Think your office is ready to make the transition to in-person work again? You’re not alone. With pandemic restrictions being lifted and vaccine accessibility expanding, many offices are marking their calendars for their first day with open doors. Based on a recent LiveCareer survey, 79% of workplaces are planning to return to an in-person environment.
What that return will look like, however, is a different question. Many employees want the option to continue remote work at least part-time and COVID-related concerns still abound. While it’s easy to be hopeful for the future, it’s important to ensure you’re still opening up safely — including social distancing in the office, mask-wearing and contact tracing. If you and your employees feel that reopening is the right call, here are four ways to get it done:
Whether you’re a customer-facing operation where new faces are constantly coming and going or just working with an internal team, mask-wearing is an essential part of office safety. Masks significantly reduce your risk of catching COVID-19 and are even better at preventing transmission if you’re unknowingly infected. It’s no wonder the Center for Disease Control and Prevention recommends that office workers mask up whenever social distancing rules aren’t possible.
What kinds of masking policies your team puts in place should be based on the size of your shared space, as well as state and local social distancing measures. A common approach is to allow employees to work maskless at their desk (as long desks can be easily spread out) but require them to wear masks when moving around the office.
One of the easiest ways to ensure both employees and visitors stay safe without slowing down productivity is by keeping a stockpile of fresh masks at the ready. Want to combine employee safety, environmental smarts and marketing synergy? Replace those standard blue surgical masks with ones made from sustainable cotton paper that feature your brand’s logo and color scheme.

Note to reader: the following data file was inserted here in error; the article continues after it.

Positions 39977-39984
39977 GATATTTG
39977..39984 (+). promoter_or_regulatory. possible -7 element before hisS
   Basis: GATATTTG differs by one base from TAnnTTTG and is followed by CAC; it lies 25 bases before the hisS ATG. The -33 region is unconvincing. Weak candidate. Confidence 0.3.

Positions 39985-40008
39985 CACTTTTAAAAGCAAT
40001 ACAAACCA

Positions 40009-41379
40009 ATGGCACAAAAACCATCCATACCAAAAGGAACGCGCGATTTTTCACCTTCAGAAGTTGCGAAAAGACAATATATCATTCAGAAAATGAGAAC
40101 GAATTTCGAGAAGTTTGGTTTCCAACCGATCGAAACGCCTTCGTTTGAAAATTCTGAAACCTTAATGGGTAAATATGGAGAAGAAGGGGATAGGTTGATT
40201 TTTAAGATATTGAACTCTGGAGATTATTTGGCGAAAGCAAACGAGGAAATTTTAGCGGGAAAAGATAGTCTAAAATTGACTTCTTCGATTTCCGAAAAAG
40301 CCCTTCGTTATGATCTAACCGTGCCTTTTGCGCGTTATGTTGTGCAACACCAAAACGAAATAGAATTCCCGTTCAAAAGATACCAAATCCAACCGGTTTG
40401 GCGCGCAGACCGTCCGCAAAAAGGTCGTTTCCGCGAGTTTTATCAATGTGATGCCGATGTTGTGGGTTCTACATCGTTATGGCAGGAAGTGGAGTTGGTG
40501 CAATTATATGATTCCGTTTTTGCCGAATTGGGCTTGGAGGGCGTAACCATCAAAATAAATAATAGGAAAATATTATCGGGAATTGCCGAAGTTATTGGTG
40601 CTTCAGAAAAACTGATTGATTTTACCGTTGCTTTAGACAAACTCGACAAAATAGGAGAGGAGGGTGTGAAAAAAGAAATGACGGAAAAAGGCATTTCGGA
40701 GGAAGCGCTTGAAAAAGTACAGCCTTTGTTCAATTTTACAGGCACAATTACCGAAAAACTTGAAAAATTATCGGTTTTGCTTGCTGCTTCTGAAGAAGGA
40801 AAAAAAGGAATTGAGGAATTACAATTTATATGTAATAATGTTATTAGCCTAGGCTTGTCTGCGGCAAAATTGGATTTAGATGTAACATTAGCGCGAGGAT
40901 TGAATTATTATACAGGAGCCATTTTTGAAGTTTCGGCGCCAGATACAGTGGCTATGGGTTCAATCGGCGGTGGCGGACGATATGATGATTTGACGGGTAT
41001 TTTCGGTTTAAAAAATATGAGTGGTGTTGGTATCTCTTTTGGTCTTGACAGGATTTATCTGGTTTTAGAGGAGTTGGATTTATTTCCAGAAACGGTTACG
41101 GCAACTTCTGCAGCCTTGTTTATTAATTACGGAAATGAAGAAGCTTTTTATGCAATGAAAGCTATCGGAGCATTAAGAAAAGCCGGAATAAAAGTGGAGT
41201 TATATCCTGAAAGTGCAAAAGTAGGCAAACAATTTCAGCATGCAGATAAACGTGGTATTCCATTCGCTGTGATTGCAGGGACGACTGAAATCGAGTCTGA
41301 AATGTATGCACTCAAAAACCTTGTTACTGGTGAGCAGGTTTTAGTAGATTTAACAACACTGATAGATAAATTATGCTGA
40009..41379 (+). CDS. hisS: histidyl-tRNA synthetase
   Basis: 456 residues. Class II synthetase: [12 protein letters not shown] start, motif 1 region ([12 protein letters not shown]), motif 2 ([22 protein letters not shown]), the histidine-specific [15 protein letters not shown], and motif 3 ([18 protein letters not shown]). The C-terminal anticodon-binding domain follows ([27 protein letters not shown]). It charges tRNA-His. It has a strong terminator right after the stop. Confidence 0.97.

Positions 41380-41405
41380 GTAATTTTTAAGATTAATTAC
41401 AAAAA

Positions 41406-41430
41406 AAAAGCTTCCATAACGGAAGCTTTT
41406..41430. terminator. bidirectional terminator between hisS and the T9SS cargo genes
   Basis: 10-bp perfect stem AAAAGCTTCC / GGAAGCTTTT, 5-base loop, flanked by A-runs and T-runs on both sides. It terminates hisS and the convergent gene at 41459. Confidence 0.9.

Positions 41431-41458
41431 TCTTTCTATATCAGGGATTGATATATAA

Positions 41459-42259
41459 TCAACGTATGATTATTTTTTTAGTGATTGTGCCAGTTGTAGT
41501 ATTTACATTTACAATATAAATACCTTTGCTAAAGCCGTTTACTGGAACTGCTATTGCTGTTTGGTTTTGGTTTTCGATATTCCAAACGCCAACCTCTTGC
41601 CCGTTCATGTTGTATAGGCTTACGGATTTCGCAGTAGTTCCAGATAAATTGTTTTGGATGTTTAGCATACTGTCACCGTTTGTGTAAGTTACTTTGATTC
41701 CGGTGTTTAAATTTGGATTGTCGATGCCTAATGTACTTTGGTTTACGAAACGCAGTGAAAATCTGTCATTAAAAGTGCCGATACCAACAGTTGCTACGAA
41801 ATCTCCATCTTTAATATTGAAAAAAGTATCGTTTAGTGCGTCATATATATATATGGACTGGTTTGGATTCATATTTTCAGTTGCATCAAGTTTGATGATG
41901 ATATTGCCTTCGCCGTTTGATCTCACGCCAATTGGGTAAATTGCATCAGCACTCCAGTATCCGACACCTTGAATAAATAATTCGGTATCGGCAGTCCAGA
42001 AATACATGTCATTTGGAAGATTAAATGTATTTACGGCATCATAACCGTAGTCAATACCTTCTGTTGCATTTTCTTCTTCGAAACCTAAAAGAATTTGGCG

Even if group meetings and easy collaboration are some of your key motivators for returning to the office, it’s important to keep employees spread out when they’re working solo. Experts say open office designs and features like long desks with multiple workers at them will probably be a thing of the past. Instead, prioritize workstations that are at least six feet apart and have a physical barrier. If workstations can’t be moved a safe distance apart, then try placing Flyers on the desks that are off-limits.
In addition to carefully placing desks and office furniture, you and your team should examine ways to promote physical distancing in hallways, the break room and other shared space. One of the easiest ways to maintain the ever-important six feet of space is by making walkways, exits and entrances each one-way. Try using colourful Floor Decals and Posters that keep foot traffic moving one way.
From restaurants that take down your contact information with a reservation to COVID-19-positive family members calling to tell you to quarantine, contact tracing has been a big part of keeping people safe during these challenging times. Your office can keep the trend going by appointing a COVID 19 coordinator, per CDC guidelines, to ensure everyone’s phone number is on file and report any positive cases to the local health authorities.
To aid contact tracing efforts, be sure to limit the number of employees working in the office at one time. While a completely in-person workplace might be the desired goal, smaller groups make it easier to determine who may have been exposed in the event that someone in your office tests positive. Figuring out who comes in on which days is up to you and your employees. Just be sure to keep a record of who’s present on any given day, perhaps with a sign-in Notebook and set of clean pens.
At this point, it’s become a cliche to talk about how the months ahead will be a “new normal,” rather than a return to normal. That doesn’t mean it’s not true. While physical changes, like masks, spread-out desks and video conferencing may seem like the priority, your office culture will probably also need an update.
After a year without Friday happy hours and late-night conference room meetings, your natural inclination may be to go full speed ahead. However, there’s no guarantee everyone on your team will be on the same page. It’s important to develop a reopening plan that works for everyone — that could mean anything from bringing everyone back on a 9-5 basis to more of a hybrid model. As you reopen, be sure to stay in tune with the needs of your coworkers. This pandemic has been a stressful time for everyone. Now’s a great time to show leadership through empathy.
Ultimately, your return to the office is a great time to reflect on the lessons learned during the year away and incorporate them moving forward. From video conferencing and remote hires to simply giving your employees more flexibility, the “new normal” is your opportunity to create a workplace that’s safer than ever before.
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